FAIRFIELD – Reaction among local officials Thursday to Gov. Jerry Brown’s proposed $97.6 billion proposed state budget was upbeat, but cautious.
Solano County Health and Social Services Director Patrick Duterte in recent years has talked about how state budgets threatened to “hammer” services for the needy in his department. For example, in 2010, the state faced a $20 billion deficit and large health and social services cuts loomed.
This year, the governor’s proposals left him more optimistic.
“I don’t see a huge hammer,” Duterte said. “I see improving trends. Things were so bad that anything going up is better. It’s not perfect by any stretch, but it certainly is going in the right direction.”
County Superintendent of Schools Jay Speck was also cautiously upbeat.
“I am pleased that it appears the governor has followed through on his commitment to improve K-12 funding after the passage of Proposition 30,” Speck said in a press release.
But Brown also made proposals to change the way that schools are funded, making it difficult to understand the full impact pending further study, Speck said. While Speck said he supports simplifying school funding and local decision-making, he added that this must be done in a thoughtful manner so that the impacts to local students are understood.
Speck also said he’s concerned that Brown didn’t address the adequacy of present funding going to the K-12 system.
“Simply reallocating an already inadequate amount of funding will not meet the long-term needs of California for a well-educated workforce,” Speck said.
In social services, among the good news is an increase in in-home supportive service funding, Duterte said.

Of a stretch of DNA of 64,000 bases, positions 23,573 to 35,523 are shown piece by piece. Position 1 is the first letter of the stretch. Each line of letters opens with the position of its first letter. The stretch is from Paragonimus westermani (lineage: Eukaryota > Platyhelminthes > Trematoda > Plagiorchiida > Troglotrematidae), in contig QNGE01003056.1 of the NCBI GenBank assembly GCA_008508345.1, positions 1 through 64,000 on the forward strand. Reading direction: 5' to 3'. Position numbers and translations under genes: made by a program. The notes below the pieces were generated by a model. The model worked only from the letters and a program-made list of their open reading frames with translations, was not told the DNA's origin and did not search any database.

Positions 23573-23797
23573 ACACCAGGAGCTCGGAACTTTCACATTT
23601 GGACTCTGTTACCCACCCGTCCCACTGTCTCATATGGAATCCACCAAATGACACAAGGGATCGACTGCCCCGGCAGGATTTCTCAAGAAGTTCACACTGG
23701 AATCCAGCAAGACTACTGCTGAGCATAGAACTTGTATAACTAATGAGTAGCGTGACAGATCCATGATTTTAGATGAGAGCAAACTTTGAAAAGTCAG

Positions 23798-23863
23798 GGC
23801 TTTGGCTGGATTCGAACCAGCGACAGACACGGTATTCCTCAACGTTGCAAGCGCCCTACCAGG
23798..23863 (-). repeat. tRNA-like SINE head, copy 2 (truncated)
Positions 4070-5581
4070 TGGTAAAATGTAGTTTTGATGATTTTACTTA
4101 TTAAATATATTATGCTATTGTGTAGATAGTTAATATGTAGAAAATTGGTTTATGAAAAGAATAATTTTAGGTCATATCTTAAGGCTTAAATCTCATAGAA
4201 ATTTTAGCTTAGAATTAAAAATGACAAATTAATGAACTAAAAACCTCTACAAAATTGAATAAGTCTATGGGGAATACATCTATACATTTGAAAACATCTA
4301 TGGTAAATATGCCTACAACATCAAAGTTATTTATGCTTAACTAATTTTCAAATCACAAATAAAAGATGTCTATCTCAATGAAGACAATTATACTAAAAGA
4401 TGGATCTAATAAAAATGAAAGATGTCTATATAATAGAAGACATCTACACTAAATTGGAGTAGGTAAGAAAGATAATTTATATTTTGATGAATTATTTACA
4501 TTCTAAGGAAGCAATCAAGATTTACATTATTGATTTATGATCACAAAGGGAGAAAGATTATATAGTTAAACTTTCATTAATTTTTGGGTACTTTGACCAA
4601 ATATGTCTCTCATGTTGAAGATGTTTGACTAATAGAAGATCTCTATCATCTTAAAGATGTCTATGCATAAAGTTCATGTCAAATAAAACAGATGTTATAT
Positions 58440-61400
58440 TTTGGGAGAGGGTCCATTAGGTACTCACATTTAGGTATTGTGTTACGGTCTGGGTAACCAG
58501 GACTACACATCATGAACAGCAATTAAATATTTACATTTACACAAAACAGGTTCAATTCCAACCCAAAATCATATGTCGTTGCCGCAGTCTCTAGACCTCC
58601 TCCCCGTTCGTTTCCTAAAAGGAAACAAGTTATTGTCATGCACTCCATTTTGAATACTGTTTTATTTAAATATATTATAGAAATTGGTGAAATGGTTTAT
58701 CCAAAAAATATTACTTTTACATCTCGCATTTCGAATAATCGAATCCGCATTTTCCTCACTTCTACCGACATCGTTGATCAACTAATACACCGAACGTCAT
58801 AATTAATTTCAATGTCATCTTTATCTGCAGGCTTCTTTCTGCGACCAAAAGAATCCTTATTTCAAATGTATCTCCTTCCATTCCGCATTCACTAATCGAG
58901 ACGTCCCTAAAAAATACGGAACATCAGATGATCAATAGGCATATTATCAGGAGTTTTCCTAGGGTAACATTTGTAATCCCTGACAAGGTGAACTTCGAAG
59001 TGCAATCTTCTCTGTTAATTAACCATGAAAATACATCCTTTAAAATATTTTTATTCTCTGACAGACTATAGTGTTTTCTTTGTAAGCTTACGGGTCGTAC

In-home supportive services provides workers to help the elderly and those with disabilities remain in their homes. In recent years, state budgets called for reducing hours provided to recipients. This year, Brown proposes spending $1.8 billion statewide in general fund money for the program, a 4.9 percent increase over the present budget.
Child care has been hammered pretty hard in recent years, Duterte said. Brown’s proposed budget calls for convening a stakeholders group to assess the child care structure that provides aid to low-income families to help members work.
“I think it’s good news we’re going to finally have the conversation to see what we want to do with our children and child care in California,” Duterte said.
Counties and the state are tightly bound together, given that counties carry out many state programs. Solano County officials in recent years have often expressed concern that the state would try to solve its own budget problems at the expense of counties.
Solano County spokesman Steve Pierce on Thursday had no detailed statements on the effects Brown’s proposals would have on the county, given that county officials had just seen them. Brown’s proposed budget has not only financial implications to study, but also policy implications, he said.
Pierce pointed to the issue of federal health care reform and a budget proposal to assess how much funding spent by counties should be redirected to repay for state health care costs. In addition, state Health and Human Services Agency Secretary Diana Dooley said Thursday that health care reform will fundamentally change the state/county relationship.
“That certainly is a red flag,” Pierce said.